How to Deal with No Show RSVPs
Posted: October 23, 2019
By: Mike Zornek
Nothing can be more exciting for a new group organizer than seeing a bunch of “Yes” RSVPs fly in as events are posted to the group calendar. Then the day comes, you’ve picked a venue that can hold the 50 people, ordered food that can feed the 50 people and then 20 people actually show up. It can feel demoralizing and sadly it’s all too common amongst meetup groups.
In this post I will share some pointers on how to improve your RSVP accuracy and regain better attendee estimates.
Understanding the Problem
In my experience as a group organizer, people become event no shows for a few reasons:
- They forgot they said Yes weeks ago.
- They think their no-show will be overlooked and/or have little impact.
- They like to keep a fluid calendar and there is no penalty to say Yes and be a no show.
Personally, I feel like if you are old of enough to attend these kind of events you should be mature enough to understand these problems and your personal impact. That said, this article is about changing behavior and not ethics.
Educating Your Attendees
To help stem this problem you need to educate the attendees as to RSVPs importance to you and thus the group as a whole.
I usually recommend a section at the opening of an event where a host goes over the common things. It is here I would insert a slide and a few words, reminding people to keep up-to-date their RSVPs and why this is important (for food ordering, wait lists, etc). If things get desperate enough, start a sign in sheet and say that if you are found to be a no show more than once you’ll be put on probation list from group events.
After doing this spiel for a few months, most regulars will get the message.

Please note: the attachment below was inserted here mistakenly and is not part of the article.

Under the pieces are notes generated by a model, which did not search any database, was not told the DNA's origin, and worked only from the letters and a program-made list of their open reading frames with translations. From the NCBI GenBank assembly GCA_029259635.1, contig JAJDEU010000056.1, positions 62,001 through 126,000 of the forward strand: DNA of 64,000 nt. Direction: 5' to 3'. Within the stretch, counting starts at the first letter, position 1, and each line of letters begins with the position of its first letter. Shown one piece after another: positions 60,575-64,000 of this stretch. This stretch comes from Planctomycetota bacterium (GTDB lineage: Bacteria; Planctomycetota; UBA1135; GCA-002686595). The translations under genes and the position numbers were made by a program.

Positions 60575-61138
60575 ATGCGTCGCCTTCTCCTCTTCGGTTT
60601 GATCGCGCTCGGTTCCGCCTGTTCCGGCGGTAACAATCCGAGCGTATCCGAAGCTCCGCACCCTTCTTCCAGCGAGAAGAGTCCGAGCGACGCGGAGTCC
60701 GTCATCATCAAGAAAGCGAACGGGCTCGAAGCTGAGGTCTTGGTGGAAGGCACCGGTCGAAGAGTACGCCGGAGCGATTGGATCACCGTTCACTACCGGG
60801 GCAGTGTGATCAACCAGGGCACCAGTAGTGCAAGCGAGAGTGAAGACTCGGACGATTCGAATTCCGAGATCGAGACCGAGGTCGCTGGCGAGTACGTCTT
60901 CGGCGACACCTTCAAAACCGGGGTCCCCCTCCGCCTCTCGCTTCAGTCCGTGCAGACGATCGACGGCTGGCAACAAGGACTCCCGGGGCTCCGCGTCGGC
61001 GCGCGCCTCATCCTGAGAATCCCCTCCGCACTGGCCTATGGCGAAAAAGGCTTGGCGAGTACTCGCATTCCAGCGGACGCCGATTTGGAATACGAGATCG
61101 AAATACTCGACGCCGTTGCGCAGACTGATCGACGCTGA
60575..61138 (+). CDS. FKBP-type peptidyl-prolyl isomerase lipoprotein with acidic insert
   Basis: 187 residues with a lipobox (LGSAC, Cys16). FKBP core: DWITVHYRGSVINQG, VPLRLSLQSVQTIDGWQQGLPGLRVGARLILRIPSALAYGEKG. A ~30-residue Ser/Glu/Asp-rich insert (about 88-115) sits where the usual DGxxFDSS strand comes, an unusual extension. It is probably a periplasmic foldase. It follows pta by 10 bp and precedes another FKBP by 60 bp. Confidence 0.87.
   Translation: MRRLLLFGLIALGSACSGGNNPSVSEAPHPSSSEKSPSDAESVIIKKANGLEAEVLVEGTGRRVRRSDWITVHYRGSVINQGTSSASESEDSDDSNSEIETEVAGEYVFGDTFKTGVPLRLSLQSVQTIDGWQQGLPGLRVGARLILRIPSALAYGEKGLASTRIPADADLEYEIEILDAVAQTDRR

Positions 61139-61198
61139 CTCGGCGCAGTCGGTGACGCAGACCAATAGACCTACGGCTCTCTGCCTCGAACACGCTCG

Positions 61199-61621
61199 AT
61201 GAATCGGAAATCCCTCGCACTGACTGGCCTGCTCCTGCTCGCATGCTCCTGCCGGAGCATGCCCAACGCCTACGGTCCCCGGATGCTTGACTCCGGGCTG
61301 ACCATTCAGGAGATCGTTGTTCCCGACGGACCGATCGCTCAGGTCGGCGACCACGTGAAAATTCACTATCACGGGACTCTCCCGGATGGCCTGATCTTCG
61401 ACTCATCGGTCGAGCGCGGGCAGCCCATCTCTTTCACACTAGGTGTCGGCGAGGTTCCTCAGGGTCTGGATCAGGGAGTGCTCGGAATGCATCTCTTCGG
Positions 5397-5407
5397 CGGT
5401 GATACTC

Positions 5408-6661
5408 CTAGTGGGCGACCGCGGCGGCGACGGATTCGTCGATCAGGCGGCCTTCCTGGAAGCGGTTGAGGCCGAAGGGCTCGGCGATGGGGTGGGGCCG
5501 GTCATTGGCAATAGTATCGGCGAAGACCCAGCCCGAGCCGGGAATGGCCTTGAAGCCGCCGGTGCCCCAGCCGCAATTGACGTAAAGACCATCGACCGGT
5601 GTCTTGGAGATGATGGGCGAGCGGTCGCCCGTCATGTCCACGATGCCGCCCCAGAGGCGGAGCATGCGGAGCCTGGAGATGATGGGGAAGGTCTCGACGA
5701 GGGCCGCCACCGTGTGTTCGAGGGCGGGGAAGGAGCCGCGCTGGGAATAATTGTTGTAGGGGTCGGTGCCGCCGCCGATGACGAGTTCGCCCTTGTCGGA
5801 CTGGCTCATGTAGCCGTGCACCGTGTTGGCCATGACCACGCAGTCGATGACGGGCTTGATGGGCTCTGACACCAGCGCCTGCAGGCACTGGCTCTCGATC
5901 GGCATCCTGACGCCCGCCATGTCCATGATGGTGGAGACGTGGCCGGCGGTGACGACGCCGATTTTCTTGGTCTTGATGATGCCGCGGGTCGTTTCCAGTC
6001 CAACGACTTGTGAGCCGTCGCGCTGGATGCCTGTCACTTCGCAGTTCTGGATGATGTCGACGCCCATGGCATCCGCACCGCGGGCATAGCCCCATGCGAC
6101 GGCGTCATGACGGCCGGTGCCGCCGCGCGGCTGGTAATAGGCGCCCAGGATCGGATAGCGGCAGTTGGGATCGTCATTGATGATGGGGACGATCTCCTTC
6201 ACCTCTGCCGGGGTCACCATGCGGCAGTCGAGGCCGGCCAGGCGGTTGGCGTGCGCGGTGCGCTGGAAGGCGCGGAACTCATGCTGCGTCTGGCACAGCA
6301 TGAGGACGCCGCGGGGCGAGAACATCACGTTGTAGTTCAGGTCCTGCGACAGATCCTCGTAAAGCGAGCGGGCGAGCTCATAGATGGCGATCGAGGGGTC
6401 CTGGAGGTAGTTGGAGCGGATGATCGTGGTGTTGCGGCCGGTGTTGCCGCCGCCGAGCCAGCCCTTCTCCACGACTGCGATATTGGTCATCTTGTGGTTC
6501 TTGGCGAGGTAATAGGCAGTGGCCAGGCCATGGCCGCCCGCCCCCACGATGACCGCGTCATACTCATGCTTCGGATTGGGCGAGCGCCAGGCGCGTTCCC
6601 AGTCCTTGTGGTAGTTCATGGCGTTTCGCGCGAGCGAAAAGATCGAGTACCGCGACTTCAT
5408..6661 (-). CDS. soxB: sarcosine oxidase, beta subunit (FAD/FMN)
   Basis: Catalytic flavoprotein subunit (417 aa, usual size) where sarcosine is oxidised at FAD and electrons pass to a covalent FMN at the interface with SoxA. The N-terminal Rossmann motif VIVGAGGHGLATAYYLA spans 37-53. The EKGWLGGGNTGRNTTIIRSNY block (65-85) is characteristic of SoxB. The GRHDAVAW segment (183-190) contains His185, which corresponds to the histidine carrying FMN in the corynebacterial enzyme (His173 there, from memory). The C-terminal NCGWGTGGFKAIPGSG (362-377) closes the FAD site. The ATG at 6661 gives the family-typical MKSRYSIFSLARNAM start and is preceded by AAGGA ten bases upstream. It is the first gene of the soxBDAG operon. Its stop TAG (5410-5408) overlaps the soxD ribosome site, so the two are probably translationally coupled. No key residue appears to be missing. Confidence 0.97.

You as a group organizer can also do pre-meeting reminders. I find it’s helpful to email the members a week before the event and then the day before, asking for RSVPs to be updated. If your group uses a Slack or Twitter account, post on those channels too. Automation can help with this if you are tech savvy but a good event checklist can help remind yourself to post these messages get the RSVP accuracy you need.
In one of my past groups this problem hit us, as there was a hard cap on people in the room, and after instituting these we had a much more favorable RSVP list.
Update: October 24, 2019
I was reminded by Tom after posting that charging a nominal fee for your event is a great way to filter out no shows pretty easily and I agree. I think this works better for more one off events more so than monthly events but depending on your audience and context could be something to consider. Also, if you already have sponsorship for food and drink, putting the door money towards a local charity can be a nice thing to consider. Thanks for the feedback Tom!
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